Let's suppose that I have the sequence $a_n = \frac{1}{n^2} + \frac{2}{n^2} + \frac{3}{n^2} + \ldots + \frac{n}{n^2}, n \in \mathbb{N}$. And I have to find the limit of the sequence as $n \rightarrow \infty$. Would the below solution be correct?

The sequence $a_n$ can be rewritten as \begin{align} a_n &= \sum_{k=1}^{n} \frac{k}{n^2} \\ &= \frac{1}{n^2} \sum_{k=1}^{n} k \\ &= \frac{1}{n^2} \cdot \frac{n(n+1)}{2} \\ &= \frac{n+1}{2n}. \end{align}

Thus we have \begin{align} \lim_{n \rightarrow \infty} a_n = \lim_{n \rightarrow \infty} \frac{n+1}{2n} = \lim_{n \rightarrow \infty} \frac{n}{2n} = \frac{1}{2}. \end{align}

  • $\begingroup$ Well done! If I was your professor, I would just ask you to clarify how you know that $$\lim_{n\to\infty} \frac{n+1}{2n} = \lim_{n\to\infty}\frac{n}{2n}$$ $\endgroup$
    – 5xum
    Commented Feb 2, 2016 at 14:11
  • $\begingroup$ Yes, that's correct, although I would rather make the critical step like this: $$\frac{n+1}{2n} = \frac{1+\frac 1n}2$$ and then conclude the limit is $$\frac{1+\frac 1\infty}2 = \frac{1+0}2 = \frac 12$$ $\endgroup$
    – CiaPan
    Commented Feb 2, 2016 at 14:51
  • 1
    $\begingroup$ We have proved the general case of the limits of fractions with polynomials at the denominator and the numerator. It was the main reason why I left it like that. $\endgroup$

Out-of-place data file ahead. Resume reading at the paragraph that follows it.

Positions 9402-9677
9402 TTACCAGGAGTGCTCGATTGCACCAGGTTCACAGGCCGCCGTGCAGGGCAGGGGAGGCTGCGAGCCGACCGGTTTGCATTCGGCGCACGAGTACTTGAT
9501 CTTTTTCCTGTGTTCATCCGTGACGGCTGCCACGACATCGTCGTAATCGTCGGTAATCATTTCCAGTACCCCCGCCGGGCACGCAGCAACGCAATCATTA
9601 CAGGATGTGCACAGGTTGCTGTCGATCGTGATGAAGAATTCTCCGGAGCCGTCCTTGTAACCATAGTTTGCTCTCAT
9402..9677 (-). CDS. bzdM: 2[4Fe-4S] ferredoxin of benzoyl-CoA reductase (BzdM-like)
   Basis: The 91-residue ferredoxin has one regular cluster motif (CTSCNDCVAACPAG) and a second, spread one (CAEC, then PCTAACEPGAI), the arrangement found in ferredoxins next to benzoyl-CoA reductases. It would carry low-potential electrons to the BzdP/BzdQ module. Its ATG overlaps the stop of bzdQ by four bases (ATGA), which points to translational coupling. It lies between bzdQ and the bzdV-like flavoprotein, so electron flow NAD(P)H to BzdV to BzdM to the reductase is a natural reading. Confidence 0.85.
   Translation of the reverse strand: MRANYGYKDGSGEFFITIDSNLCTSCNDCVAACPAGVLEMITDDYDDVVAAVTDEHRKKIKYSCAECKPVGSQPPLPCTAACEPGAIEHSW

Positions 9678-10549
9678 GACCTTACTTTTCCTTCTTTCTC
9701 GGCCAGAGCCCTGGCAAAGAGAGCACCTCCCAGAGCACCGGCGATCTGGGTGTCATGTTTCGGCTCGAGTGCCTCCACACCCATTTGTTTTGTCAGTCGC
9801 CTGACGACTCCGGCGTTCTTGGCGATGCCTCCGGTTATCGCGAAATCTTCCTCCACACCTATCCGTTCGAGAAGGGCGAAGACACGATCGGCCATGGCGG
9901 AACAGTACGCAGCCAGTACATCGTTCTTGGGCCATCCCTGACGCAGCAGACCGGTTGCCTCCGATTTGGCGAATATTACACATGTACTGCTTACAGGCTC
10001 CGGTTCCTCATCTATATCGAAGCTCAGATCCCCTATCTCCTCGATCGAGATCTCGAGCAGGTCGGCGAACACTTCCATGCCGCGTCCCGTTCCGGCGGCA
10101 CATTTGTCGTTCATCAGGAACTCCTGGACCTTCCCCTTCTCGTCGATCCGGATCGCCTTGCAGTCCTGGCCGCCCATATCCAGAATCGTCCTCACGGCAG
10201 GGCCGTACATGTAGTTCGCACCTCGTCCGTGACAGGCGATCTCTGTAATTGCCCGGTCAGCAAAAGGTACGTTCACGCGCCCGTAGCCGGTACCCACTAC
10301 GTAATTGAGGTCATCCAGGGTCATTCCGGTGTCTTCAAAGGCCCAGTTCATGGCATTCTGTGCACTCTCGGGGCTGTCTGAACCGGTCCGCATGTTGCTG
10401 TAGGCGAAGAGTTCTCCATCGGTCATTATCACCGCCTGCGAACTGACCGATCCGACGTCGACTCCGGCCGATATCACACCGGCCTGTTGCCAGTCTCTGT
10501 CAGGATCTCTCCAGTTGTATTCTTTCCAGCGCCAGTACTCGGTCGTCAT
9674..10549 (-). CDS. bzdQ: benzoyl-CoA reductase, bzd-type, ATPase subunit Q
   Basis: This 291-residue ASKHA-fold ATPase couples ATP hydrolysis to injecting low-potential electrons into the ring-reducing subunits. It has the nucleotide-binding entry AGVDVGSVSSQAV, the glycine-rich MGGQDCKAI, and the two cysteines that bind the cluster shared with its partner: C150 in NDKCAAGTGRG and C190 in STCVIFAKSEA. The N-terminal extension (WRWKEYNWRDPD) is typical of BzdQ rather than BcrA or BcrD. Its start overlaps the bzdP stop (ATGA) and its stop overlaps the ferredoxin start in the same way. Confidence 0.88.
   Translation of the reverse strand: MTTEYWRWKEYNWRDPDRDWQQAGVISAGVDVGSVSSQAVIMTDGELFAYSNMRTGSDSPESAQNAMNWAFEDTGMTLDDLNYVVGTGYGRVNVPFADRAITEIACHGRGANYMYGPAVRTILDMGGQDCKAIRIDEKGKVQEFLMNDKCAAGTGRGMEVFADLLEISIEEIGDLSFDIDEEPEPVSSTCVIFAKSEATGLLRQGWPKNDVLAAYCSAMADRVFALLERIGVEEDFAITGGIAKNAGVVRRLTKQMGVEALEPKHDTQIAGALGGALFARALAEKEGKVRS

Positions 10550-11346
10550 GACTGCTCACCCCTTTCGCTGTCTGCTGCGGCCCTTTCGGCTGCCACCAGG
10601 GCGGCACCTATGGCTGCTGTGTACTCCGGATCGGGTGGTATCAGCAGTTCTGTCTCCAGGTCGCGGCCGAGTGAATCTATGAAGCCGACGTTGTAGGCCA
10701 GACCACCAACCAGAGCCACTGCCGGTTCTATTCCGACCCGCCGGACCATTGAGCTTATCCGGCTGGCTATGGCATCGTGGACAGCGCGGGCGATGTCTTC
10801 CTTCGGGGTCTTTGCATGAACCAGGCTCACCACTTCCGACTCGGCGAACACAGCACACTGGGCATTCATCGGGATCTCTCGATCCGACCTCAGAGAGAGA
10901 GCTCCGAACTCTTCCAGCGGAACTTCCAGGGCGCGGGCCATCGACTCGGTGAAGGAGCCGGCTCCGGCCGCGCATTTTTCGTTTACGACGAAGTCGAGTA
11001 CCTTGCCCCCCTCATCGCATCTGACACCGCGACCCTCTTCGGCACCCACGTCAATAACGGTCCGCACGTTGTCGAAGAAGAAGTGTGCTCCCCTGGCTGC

– Atheridis
    Commented Feb 2, 2016 at 15:22
  • 2
    $\begingroup$ Because $\frac{1}{2n}\to 0$, we have $\lim \frac{n+1}{2n} =\lim\left(\frac{n}{2n}+\frac{1}{2n}\right)=\lim \frac{n}{2n}$ and thus your calculation is perfectly good. No need to write $\frac{1+\frac{1}{n}}{2}$ as has been suggested. $\endgroup$
    – Pedro
    Commented Feb 2, 2016 at 15:41

2 Answers 2


Your solution is fine. Here is an other way to get the result. I know it is not the easier way to solve it, but the advantage is that you can generalize to $b_n = \sum_{k=1}^{n} \frac{k^2}{n^3}$ for instance.

Notice that $$a_n = \frac{1}{n} \sum_{k=0}^{n} \frac{k}{n}$$ looks like a Riemann sum for $f : x \mapsto x$ since $$a_n = \sum_{k=0}^{n} f\left(\frac{k}{n}\right) \left(\frac{k+1}{n} - \frac{k}{n} \right)$$

Therefore the limit of the sequence $(a_n)_{n≥1}$ is $$\int_0^1 f = \left[\frac{x^2}{2}\right]_0^1 = \frac{1}{2}$$

  • 1
    $\begingroup$ I accepted this answer, since you also gave another interesting way of solving it. $\endgroup$
    – Atheridis
    Commented Feb 2, 2016 at 15:26

This seems correct. Personally I would not say $\lim\frac {n+1}{2n}=\lim\frac n{2n}$. Not without explanation at least (e.g. include the step $\lim \frac{n+1}{2n}=\lim \left(\frac{n}{2n}+\frac 1{2n}\right)$). I would rather say $\lim \frac {n+1}{2n}=\lim \frac{1+\frac1n}{2}$. But this is of course a matter of preference.

  • $\begingroup$ Might I ask who downvoted and why? Is there something that can be improved? $\endgroup$
    – gebruiker
    Commented Feb 2, 2016 at 14:01

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